In 1950, he went into business with another rising director, Carlo Ponti. They soon dominated the Italian movie business, monopolizing top stars such as Mangano, Sophia Loren (who later married Ponti) and Marcello Mastroianni. Their first international production was the epic “War and Peace” (Henry Fonda, Audrey Hepburn, Mel Ferrer) in 1955.

With the lure of huge salaries, he often imported international movie stars to boost a film’s prospects. For Fellini’s “La Strada,” which won the Academy Award for foreign language film in 1957, he persuaded Anthony Quinn to come to Rome. De Laurentiis also produced Fellini’s “Nights of Cabiria,” which won the foreign film Oscar a year later.

At Dinocitta, De Laurentiis married Hollywood stars with spectacle: “Barrabas” (Quinn); “The Bible” (George C. Scott, Ava Gardner); “Anzio” (Robert Mitchum); “Waterloo” (Rod Steiger). He also made more offbeat fare, such as Roger Vadim’s sex romp, “Barbarella” (Jane Fonda).

De Laurentiis was one of the first producers to understand the box-office potential of foreign audiences, and helped invent international co-productions, raising money by pre-selling distribution rights outside North America.

He began to move away from his base in Italy in the 1960s when the government changed the rules to mandate totally Italian productions to qualify for subsidies. He sold Dinocitta to the government in 1972. He relocated the studio in Wilmington, N.C., and dubbed his production company the De Laurentiis Entertainment Group.

The Oscar-winning “Serpico,” in 1973 with Al Pacino, was De Laurentiis’ Hollywood debut. Charles Bronson’s “Death Wish,” Robert Redford’s “Three Days of the Condor” and John Wayne’s last film, “The Shootist,” followed.

He often stayed loyal to young, talented directors, even though the results weren’t always strong. He made “Buffalo Bill and the Indians” with Robert Altman. Even after Michael Cimino’s huge flop “Heaven’s Gate,” De Laurentiis made “Year of the Dragon” and “Desperate Hours” with him. Despite the failure of “Dune,” he stuck with David Lynch and two years later produced the acclaimed “Blue Velvet.”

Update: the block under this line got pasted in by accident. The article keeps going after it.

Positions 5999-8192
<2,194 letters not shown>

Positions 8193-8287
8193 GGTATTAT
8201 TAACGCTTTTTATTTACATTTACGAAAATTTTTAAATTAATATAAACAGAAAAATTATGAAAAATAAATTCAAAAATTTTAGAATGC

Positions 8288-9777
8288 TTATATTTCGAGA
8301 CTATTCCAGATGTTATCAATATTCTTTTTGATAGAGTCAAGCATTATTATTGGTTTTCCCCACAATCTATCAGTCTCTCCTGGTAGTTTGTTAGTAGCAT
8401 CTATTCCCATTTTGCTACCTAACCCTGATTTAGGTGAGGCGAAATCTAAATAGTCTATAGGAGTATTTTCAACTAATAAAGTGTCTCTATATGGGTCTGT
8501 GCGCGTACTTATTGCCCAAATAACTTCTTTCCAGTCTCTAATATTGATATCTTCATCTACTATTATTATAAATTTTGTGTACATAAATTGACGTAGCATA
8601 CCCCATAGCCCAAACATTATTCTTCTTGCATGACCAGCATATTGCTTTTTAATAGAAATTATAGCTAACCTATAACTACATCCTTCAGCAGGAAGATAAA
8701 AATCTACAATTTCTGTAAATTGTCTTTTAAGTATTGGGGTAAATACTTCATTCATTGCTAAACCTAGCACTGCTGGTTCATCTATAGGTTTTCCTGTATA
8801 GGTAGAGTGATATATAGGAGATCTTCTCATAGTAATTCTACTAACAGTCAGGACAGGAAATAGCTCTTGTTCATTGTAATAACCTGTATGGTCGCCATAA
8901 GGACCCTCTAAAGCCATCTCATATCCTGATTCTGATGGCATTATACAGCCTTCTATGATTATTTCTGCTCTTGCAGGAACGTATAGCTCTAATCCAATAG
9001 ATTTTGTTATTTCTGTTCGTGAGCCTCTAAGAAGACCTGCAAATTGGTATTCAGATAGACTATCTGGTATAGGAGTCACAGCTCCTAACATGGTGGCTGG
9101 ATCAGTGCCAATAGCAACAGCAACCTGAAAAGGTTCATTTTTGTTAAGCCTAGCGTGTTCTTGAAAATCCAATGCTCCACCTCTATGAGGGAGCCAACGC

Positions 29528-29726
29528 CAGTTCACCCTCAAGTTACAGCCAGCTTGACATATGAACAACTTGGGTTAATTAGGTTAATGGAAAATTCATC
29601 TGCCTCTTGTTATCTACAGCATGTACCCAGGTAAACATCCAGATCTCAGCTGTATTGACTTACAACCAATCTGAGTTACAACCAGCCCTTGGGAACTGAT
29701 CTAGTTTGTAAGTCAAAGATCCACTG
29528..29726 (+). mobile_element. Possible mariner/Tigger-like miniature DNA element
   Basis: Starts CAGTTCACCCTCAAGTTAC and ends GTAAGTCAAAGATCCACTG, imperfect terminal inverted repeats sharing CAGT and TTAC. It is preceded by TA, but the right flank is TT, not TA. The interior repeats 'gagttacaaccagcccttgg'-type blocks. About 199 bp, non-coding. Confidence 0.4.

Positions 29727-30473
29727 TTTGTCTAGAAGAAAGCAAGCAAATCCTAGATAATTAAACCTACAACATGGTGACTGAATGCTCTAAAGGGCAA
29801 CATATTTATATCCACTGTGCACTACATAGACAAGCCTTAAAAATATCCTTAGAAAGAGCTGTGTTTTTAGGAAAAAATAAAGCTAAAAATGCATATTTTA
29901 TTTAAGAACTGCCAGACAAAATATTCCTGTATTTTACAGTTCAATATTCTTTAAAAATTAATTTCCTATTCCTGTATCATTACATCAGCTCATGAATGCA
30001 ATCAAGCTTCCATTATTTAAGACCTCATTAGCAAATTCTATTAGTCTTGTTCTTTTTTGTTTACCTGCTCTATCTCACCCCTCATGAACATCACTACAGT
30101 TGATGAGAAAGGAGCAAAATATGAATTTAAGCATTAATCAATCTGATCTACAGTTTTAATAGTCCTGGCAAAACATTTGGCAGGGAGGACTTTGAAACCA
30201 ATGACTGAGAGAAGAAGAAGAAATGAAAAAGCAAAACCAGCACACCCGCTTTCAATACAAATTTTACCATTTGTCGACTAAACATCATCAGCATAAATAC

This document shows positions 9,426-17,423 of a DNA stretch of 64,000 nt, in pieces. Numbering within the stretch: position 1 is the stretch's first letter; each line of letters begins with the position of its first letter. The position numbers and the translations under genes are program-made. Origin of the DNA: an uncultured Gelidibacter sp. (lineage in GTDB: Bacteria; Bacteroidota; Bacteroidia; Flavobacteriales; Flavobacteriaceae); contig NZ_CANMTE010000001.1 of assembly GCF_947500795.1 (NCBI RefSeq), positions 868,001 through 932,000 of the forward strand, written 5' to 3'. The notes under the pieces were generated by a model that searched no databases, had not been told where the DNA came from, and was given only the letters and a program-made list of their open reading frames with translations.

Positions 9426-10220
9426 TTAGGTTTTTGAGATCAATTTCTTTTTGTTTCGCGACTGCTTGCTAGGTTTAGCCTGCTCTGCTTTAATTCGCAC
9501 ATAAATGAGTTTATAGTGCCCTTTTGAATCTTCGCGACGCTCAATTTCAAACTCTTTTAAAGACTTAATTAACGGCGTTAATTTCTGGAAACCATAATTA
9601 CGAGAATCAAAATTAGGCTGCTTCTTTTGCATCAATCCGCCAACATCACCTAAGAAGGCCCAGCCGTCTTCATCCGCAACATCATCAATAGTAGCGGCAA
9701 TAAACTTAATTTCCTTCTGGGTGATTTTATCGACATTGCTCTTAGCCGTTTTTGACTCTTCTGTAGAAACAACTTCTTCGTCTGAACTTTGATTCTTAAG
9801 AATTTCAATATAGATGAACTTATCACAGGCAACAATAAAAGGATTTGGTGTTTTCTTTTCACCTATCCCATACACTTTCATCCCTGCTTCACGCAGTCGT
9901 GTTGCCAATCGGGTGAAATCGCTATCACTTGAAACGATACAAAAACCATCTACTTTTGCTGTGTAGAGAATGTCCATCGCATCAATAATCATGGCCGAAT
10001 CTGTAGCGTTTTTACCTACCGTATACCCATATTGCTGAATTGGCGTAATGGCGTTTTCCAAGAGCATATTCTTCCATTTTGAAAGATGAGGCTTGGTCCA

De Laurentis also continued to be a small factory for tackiness. Though he had earlier worked with revered filmmakers such as Victorio De Sica, Roberto Rossellini and Ingmar Bergman, some of his schlock included the plantation drama “Mandingo,” the horror film “Amityville II,” the cult comedy “Army of Darkness” and Madonna’s “Body of Evidence.”

Though flops like “King Kong” and “Hurricane” could be shaken off, personal tragedy took its toll. In 1981, his son Federico was killed in a plane crash. Mangano, his wife of more than four decades, died in 1989.

De Laurentiis, close to 70, was undaunted and started over. Within two years, he had a new wife, 29-year-old Martha Schumacher, formed a new company and started producing moneymakers again.

“My philosophy is very simple,” he once said. “To feel young, you must work as long as you can.”

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Associated Press writer Nicole Winfield in Rome, Colleen Barry in Milan, Entertainment Writer Jake Coyle and Television Writer Frazier Moore in New York, and former AP writer Candice Hughes contributed to this report.